New York garden designers often face difficult constraints: too much shade on a narrow terrace, old structures that can’t handle the load. But when creating this Chelsea rooftop green space, Christian Duvernois worked under an unusual one: sense memory. His client, Dr. Jean-Laurent Casanova, had a Proustian requirement — a remembrance of greenery past, if you will. He asked Duvernois to plant several species of tree that he had known as a boy in France, the ones that he remembered from visits to his grandparents in the French Alps and Normandy. And he also envisioned a waterfall over a sculpture to symbolize the many cultures in which he’s lived, including that of the country he made his second home.
Three summers ago, the trees and their planters were lifted atop the house by crane and set in place. Since then, a creeping ground cover of sweet-smelling chamomile flowers, mixed with bugleweed and varieties of sedum, has grown and flourished. The rooftop, planted with wild grasses and edged with an ipe-wood fence, both acts as a noise buffer and conjures up a beach bungalow. The two gardens hum with bees and avian guests, on what were once slabs of concrete.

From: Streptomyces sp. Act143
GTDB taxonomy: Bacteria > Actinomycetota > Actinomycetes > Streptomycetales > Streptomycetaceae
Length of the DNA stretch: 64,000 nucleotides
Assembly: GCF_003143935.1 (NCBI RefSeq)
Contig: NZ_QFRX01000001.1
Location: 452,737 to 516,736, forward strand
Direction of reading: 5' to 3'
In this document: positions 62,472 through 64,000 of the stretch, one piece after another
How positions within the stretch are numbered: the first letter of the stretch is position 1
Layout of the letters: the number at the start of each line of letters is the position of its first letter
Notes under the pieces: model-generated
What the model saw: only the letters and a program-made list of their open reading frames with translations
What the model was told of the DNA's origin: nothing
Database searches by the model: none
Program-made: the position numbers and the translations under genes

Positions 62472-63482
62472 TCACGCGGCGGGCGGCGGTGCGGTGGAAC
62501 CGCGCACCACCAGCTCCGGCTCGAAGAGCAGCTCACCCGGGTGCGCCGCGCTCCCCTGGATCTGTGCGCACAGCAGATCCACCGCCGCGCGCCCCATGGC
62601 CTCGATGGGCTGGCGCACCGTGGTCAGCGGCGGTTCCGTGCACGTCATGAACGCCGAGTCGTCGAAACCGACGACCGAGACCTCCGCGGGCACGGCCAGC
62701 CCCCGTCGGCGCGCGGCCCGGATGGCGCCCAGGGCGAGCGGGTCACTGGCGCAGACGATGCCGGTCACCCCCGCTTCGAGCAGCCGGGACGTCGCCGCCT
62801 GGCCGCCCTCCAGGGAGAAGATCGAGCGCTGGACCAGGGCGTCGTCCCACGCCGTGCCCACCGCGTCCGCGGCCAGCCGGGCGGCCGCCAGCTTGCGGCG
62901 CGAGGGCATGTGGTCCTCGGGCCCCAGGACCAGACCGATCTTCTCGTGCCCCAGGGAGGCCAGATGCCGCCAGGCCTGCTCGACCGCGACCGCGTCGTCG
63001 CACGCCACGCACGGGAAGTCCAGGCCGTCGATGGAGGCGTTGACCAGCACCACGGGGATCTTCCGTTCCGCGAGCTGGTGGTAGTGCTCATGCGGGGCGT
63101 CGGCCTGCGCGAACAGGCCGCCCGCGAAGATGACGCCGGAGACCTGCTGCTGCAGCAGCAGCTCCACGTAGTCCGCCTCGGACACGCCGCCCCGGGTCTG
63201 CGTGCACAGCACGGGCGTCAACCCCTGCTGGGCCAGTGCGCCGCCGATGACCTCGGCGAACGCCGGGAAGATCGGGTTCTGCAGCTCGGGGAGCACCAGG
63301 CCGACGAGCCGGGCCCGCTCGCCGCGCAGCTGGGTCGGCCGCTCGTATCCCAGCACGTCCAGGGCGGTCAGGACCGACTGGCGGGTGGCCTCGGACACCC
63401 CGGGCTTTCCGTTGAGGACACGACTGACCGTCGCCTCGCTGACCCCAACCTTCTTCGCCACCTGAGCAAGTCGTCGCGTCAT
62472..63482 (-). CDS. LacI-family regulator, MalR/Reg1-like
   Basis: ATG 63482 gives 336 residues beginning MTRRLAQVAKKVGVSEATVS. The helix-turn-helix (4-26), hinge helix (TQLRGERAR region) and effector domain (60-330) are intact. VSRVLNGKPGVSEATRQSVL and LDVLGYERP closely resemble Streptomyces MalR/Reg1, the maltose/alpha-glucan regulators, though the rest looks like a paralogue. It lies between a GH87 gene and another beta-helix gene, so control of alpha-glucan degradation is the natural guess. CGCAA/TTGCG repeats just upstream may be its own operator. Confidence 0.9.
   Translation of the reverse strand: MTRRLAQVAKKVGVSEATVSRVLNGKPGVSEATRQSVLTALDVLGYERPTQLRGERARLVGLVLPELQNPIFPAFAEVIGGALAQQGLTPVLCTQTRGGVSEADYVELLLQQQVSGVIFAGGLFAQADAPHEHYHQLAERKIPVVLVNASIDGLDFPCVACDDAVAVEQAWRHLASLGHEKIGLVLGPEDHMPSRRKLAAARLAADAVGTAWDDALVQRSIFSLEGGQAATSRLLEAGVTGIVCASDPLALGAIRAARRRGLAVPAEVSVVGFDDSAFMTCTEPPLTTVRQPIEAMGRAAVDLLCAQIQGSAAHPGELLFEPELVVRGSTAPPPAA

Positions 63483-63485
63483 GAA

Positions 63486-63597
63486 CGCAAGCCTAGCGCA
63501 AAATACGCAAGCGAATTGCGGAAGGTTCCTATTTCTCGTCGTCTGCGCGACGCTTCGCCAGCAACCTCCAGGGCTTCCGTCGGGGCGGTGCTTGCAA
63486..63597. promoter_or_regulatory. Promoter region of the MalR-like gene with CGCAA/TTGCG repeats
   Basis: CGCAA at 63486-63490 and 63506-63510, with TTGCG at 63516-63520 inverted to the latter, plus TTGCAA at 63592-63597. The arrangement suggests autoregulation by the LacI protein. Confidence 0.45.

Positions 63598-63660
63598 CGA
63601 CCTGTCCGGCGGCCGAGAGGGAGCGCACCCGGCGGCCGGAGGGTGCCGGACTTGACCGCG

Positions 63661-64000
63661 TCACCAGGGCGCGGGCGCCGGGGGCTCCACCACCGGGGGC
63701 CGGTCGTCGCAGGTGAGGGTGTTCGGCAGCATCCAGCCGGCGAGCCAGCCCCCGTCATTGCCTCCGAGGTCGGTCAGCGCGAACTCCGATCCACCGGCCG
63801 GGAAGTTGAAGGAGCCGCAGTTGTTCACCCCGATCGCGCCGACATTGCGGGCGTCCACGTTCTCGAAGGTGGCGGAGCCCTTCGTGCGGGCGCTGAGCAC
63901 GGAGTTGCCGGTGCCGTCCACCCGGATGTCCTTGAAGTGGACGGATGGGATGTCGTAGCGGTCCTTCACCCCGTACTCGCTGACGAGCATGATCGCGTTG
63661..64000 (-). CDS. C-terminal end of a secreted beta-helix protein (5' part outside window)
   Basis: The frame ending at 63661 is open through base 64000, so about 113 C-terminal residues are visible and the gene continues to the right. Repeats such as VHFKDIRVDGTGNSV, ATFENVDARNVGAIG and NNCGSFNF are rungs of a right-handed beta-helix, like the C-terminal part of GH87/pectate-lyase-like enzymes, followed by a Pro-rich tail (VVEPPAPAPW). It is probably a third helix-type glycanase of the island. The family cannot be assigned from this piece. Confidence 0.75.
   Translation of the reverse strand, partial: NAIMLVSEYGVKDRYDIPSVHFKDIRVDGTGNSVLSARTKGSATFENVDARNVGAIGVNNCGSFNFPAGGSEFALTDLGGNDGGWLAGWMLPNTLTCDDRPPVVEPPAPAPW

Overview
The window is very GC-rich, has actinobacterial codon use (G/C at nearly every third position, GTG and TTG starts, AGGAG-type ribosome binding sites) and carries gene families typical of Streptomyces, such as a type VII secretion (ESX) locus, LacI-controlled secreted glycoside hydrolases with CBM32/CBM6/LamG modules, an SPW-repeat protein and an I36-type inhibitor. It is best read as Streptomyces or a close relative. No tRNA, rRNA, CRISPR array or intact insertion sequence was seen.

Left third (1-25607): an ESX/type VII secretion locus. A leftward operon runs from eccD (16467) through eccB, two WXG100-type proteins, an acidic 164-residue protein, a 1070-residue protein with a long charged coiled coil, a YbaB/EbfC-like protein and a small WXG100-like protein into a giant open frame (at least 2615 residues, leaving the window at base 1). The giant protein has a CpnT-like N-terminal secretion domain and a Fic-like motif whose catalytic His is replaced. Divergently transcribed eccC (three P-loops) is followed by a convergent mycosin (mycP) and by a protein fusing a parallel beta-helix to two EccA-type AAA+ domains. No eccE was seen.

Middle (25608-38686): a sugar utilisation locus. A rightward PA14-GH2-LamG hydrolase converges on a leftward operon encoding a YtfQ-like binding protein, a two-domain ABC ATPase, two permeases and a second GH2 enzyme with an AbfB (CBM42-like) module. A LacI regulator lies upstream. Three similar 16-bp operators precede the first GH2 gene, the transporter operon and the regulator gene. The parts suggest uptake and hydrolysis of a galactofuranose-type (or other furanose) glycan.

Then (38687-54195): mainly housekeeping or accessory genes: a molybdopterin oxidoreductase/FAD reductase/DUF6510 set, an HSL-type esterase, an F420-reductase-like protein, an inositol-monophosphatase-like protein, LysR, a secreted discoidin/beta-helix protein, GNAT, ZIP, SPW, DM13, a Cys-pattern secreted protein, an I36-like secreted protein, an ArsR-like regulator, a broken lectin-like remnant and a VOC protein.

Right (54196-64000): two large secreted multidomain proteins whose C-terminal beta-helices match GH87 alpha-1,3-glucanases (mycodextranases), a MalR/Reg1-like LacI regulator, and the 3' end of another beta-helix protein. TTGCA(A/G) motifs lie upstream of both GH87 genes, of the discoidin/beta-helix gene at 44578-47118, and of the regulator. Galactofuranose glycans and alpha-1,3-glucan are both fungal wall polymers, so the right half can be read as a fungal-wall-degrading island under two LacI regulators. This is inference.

*This article appears in the Winter 2017 issue of New York Design Hunting.
On this side of the penthouse rooftop, the trees include purple beech, swamp oak, paper birch, blue Atlas cedar, European larch, and Swiss pine. For the fountain, the artist Serge Besançon created this copper relief of two water maidens.The outline of the Alps in the background, lined up precisely with the Empire State Building, evokes the view Dr. Casanova has from his home in Southern France. The pink marble slabs came from the same quarry that supplied Versailles’s Grand Trianon in 1687.
The little white table is a classic by Eero Saarinen for Knoll. The sculpture is by Rudolph Serra.
The trees on this side are willow oak, Corsican black pine, river birch, and male ginkgo. Next year, the edges of the roof garden will be planted with vines, so they can climb and cover the bare masonry.
The glass-topped table is by the artist Ivan Stojakovic; it’s titled Green Stage 1 and contains preserved plants.